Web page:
Our Caribbean Adventure: Part 11. The End of the Chain: Grenada.
The last leg of our trip was from Tyrell Bay on the island of Carriacou (which is part of the country of Grenada) to the island of Grenada. Its convenient to stop at Tyrell Bay to check in to Customs and Immigration and then proceed south. That way, you can visit some of the beautiful anchorages on the west shore of Grenada.
Our first stop was at Happy Hills Bay. It is a National Park, with 4 mooring buoys. They looked to be in good shape. Its deep in the bay, but well protected from the easterly winds. The water is crystal clear and the snorkeling is excellent. Beautiful corals and lots of fish to watch. The bays on the west shore of Grenada are undamaged by hurricanes because they are so far south and they are on the west shore. We spent two nights at Happy Hills. The second night we were disappointed by the behavior of someone on shore on the hill above the anchorage. For 10 hours loud reggae rap music blared from an empty house above us, continuing until about 11:00pm. We never saw anyone present and there were no lights. Just very loud music and unintelligible lyrics at high decibels. Our conclusion was that someone did not like the fact that we were enjoying the National Park.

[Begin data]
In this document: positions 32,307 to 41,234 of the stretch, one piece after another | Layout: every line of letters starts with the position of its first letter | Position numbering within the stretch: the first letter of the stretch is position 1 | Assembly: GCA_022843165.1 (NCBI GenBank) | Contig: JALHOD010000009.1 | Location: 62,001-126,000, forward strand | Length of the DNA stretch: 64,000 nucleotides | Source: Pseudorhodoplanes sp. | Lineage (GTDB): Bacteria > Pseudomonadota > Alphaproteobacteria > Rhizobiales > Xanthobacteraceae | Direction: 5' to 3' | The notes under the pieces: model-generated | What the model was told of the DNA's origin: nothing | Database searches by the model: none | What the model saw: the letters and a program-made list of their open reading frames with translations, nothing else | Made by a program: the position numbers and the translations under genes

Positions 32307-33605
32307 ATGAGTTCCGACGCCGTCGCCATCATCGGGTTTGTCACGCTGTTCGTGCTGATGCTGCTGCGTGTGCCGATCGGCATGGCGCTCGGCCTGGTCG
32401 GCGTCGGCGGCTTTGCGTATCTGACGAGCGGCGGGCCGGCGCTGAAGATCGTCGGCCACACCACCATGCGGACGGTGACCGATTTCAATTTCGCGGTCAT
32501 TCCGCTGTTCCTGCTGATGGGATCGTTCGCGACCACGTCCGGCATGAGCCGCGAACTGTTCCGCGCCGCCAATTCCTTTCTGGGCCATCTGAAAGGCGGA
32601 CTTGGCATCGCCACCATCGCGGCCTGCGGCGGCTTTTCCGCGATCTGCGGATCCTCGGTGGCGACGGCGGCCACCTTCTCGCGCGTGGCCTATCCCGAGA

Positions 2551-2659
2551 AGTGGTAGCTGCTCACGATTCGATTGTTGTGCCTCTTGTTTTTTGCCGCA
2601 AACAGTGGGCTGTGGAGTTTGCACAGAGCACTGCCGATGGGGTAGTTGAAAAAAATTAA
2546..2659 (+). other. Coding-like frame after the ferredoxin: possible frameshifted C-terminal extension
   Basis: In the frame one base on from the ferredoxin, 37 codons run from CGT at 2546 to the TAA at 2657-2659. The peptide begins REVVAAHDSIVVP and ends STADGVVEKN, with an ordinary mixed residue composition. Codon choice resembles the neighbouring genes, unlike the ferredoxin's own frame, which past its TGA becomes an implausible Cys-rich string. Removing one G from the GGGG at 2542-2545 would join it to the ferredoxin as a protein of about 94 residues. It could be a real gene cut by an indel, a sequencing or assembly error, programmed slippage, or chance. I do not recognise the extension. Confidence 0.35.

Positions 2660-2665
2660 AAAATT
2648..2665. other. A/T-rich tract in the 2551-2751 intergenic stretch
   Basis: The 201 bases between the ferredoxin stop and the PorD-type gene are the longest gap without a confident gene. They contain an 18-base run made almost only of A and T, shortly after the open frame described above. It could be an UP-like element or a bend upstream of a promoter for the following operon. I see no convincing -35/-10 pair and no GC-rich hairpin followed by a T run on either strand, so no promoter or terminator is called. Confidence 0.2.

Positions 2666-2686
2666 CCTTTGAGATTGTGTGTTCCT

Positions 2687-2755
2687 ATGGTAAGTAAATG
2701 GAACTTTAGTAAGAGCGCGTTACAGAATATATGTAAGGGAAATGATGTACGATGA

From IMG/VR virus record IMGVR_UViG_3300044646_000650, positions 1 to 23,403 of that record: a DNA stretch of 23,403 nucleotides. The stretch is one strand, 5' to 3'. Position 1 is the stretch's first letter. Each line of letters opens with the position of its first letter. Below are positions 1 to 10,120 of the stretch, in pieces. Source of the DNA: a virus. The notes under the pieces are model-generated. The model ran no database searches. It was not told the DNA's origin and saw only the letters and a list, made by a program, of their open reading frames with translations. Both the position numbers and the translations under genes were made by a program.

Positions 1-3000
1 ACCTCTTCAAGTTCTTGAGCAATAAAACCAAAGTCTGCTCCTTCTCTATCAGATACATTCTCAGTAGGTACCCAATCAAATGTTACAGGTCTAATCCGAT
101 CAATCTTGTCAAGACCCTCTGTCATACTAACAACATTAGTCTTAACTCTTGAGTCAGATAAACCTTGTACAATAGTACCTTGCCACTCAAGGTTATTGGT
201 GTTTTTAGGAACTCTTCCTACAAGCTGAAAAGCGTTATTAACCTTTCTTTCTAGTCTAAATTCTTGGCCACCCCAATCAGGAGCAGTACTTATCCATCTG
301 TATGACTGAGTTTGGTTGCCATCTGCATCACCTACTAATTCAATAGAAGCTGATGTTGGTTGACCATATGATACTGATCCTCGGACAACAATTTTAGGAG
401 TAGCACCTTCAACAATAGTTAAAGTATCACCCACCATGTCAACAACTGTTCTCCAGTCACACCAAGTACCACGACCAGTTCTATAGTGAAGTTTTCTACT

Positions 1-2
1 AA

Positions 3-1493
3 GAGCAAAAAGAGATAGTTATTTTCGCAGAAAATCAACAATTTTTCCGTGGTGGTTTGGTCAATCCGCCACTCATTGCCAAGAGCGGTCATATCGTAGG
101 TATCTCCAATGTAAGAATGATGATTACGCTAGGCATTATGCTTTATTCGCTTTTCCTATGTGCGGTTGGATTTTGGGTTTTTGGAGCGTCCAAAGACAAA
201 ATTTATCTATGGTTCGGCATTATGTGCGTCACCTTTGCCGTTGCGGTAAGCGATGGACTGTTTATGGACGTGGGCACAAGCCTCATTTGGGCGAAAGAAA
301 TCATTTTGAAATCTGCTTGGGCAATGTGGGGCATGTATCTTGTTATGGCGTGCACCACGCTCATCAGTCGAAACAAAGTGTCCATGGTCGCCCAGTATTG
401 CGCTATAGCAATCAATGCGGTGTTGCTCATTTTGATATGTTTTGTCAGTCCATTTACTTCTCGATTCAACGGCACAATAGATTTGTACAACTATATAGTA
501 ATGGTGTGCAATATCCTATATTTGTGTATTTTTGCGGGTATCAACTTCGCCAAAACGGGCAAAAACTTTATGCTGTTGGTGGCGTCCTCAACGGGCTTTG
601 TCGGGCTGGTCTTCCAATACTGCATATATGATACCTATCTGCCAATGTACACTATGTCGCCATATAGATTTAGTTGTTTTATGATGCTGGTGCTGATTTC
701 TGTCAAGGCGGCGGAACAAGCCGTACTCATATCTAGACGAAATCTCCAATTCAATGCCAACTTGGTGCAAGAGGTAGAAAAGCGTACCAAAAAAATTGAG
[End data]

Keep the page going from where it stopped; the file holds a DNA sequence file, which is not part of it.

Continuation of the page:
From there we moved a bit south to Dragon Bay. There are 3 mooring buoys at Dragon Bay and the water is deep and crystal clear here also. We spent two nights and planned to go around the point to the south and spend a third night but the wind was blowing so hard due to the exposure to the east that we had to return to Dragon Bay. It was calm, despite the 25knot winds just around the bend.
From Dragon Bay we sailed past St. George and the high rent district, with Prickly Bay as our destination. When we rounded the southern tip of Grenada the winds blew hard on our bow with 5′-6′ seas. We motor sailed into the wind and waves and ducked in to True Blue Bay and took a mooring at the Resort. It was a nice choice.
We spent four nights even though it got a bit rolly due to the southerly winds. For the price of a mooring we got full access to the Resort and its facilities, including the beautiful pool. We were happy to be able to get off the boat and sit by the pool and eat at the restaurant. There is a small convenience store within easy walking distance and the local “bus” goes to and from St. George, with many stops in between. These “buses” are private mini vans that seat up to 9 people and make many stops to load and unload passengers. Its the same sort of public transportation as on other Caribbean islands.
From True Blue its a medium walk to Spice Island Marine and the Budget Marine store, and another 15 minutes to a hardware store and bank. The bus ride to St. George is only 2.50 EC (about $1.00) but it is a bit harrowing on the narrow, winding route.
St. George is the Capital of Grenada and the commercial center. There are numerous restaurants, shops, and big stores and an expensive marina. The old part of St. George is a fun place to walk around see the shops and food stalls. Its well worth the ride and a good way to spend a day.